Saturday, November 26, 2016

Saturday Recipe

Time to get away from Thanksgiving feasting and change to something different.


Julia Child called this "one of the most delicious beef stews concocted by man."

1 Tbs olive oil
8 oz thick-cut bacon, preferably double smoked, cut into lardons
3 lbs of beef, such as shanks and/or blade chuck roast, cut into 2-inch chunks (if using bone-in meat, account for the bones in the weight)
Salt and pepper
1 large onion, chopped
1 lb of carrots, peeled and chopped into 1-inch chunks
3 cloves of garlic, minced
1 Tbs tomato paste
1 bottle Burgundy red wine (full-bodied, young Pinot Noir or Côtes du Rhône or Gamay)
2 cups good-quality beef stock
Bouquet garni: a tied bundle of thyme, bay leaf, and parsley
2 Tbs unsalted butter
2 lbs cremini mushrooms, cut in half or kept whole if small
1 lb pearl onions, peeled

For the beurre manié

2 Tbs softened butter
2 Tbs all-purpose flour

For serving
Chopped parsley
Crusty toasted/grilled French bread, rubbed with a clove of garlic

1. Preheat the oven to 250°F.

2. Heat the oil in a large pot or Dutch oven. Add the bacon and cook over medium-low heat until crispy. Remove the bacon with a slotted spoon and set aside.

3. Pat the beef dry. Season with salt and pepper. Increase the heat to medium-high and sear the beef in a single layer in the bacon fat (in batches—make sure not to crowd the pan), turning the meat until nicely browned on all sides, about 3 to 5 minutes per batch. Remove the beef and set aside. Repeat with the remaining beef.beeeeef

4. Add the chopped onions and carrot to the pot and sauté until softened and aromatic, about 10 minutes. Add the garlic and sauté another minute.

5. Add the reserved bacon and beef (I also threw in the marrow bones from my bone-in shanks for extra flavor). Add the tomato paste, red wine, beef stock, and bouquet garni. Season with salt and pepper. Stir to combine. Bring to a simmer on the stovetop. When it comes to a simmer, cover and place the pot in the oven. Cook until the meat is very tender, about 2 hours.

6. Meanwhile, heat a large pan over medium heat. Add two tablespoons of butter. When hot, add the mushrooms, season with salt and pepper, and sauté (in batches) until lightly browned, about 10 minutes. Remove from the pan and set aside. Repeat with the remaining mushrooms, adding more butter. Sauté the pearl onions until lightly browned.

7. When the meat is very tender, remove the pot from the oven. Remove the bouquet garni.

8. Make the beurre manié: Blend the butter and flour in a small bowl. Add to the pot in small amounts, stirring after each addition until it has all been incorporated.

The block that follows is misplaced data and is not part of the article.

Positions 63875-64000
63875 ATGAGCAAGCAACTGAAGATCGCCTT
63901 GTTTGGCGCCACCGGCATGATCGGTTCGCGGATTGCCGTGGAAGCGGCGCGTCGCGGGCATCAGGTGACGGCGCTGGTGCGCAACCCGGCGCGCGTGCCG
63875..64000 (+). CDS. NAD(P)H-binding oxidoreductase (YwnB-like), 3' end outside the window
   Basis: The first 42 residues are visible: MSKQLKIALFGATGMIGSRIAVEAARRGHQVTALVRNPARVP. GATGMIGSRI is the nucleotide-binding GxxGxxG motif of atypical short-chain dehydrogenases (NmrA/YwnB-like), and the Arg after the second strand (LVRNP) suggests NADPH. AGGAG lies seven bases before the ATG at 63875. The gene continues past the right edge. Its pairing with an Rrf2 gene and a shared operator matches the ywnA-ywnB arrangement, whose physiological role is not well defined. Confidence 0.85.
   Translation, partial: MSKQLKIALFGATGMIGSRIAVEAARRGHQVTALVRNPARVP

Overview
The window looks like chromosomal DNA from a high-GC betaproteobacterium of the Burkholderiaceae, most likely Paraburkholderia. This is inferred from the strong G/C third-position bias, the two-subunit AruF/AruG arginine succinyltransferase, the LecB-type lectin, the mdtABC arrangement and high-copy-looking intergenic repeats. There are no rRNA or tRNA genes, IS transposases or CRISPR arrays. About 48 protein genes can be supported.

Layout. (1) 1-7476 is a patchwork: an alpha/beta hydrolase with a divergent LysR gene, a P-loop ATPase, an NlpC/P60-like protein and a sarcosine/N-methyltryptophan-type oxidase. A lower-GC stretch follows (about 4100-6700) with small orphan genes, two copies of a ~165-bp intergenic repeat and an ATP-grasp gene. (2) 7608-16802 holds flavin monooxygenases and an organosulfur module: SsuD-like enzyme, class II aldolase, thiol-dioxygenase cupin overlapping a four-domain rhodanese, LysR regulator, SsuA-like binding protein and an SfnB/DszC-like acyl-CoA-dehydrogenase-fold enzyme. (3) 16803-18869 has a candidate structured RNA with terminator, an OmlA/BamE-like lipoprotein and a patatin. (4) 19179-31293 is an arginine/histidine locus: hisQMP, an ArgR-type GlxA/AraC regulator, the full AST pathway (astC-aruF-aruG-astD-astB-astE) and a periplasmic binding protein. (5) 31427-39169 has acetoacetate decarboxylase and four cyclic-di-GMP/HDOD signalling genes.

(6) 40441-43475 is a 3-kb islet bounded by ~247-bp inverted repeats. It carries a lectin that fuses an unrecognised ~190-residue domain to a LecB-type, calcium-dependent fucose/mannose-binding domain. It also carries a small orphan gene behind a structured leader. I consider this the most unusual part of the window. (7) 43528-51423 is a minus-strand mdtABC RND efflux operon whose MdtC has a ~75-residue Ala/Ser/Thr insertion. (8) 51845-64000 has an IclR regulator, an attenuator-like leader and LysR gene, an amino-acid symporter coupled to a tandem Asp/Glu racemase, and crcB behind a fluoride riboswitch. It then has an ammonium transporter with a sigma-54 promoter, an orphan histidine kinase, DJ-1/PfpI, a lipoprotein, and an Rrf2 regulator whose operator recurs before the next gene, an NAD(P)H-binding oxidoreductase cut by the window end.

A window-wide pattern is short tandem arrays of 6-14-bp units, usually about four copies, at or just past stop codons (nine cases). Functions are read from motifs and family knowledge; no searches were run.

9. Add the mushrooms and pearl onions to the stew.

10. Bring the pot to a simmer on the stovetop. Let simmer for 30 minutes to thicken. Taste and season with salt and pepper. Sprinkle with chopped parsley before serving.

Servings: 6

Source: Tastebook

Have a great day


  1. Ha, Jo, I love this dish so much it's turned up in my latest novel. Yum. Bit too hot for it in Oz at the mo', but I love it for winter.

    1. Funny that Denise, was it a protagonist?

  2. Hi Jo - love boeuf bourguignon ... but used to make navarin of lamb quite often instead ... definitely a cold weather dish .. cheers Hilary

    1. My mother used to make navarin of lamb Hilary, I never did and now lamb is way too expensive here.

  3. I've made this recipe several times. I am not much of a beef eater, but if I do eat beef, this is my preferred dish. And I even have a preferred wine from pain that I use. The thought is making me hungry.

    1. Much as I like Boeuf Bourgignon Denise it is not my favourite, that is Spiced Beef in Red Wine which I posted a while back. Absolutely the best IMHOP. Wine from pain?

    2. LOL. Spain. It is Evodia wine and it is wonderful.

    3. I figured that out eventually Denise, never heard of Evodia must check it out.

    4. Just reread the post and wondered what 'pear' onions are. Seems we both have slippery typing fingers.

    5. Never heard of pear onions before Denise? Surely.

    6. Thanks for this post because I have now decided to make this for Christmas dinner. I always make mine a day ahead and let it sit, which should make Christmas day much easier. Without this post I never would have even thought of this.

    7. It certainly would make it easier Denise. Not sure I would want to miss my turkey but then I last had turkey in October and only eat it twice a year.

  4. One whole bottle of wine? Wow!

    1. That's what helps to make these dishes so good JoJo. A year or two ago I posted a recipe which called for a whole bottle of port and a whole bottle of wine. I made it, it was delicious but, of course, somewhat expensive.

  5. This sounds amazing. In India, we tend to stick to a heavy dose of masalas and caramelised onions, which may attenuate the actual beef flavour itself. Perhaps more difficult to obtain would be cooking wine for me. Are there any alternatives you can suggest?

    1. My first response, do NOT use cooking wine. Only use wine you drink. Obviously I don't know what is available in India but I am sure you must get imported wines from France and Italy etc.

      Being British by birth, I love Indian food Roshan but seldom make it any more.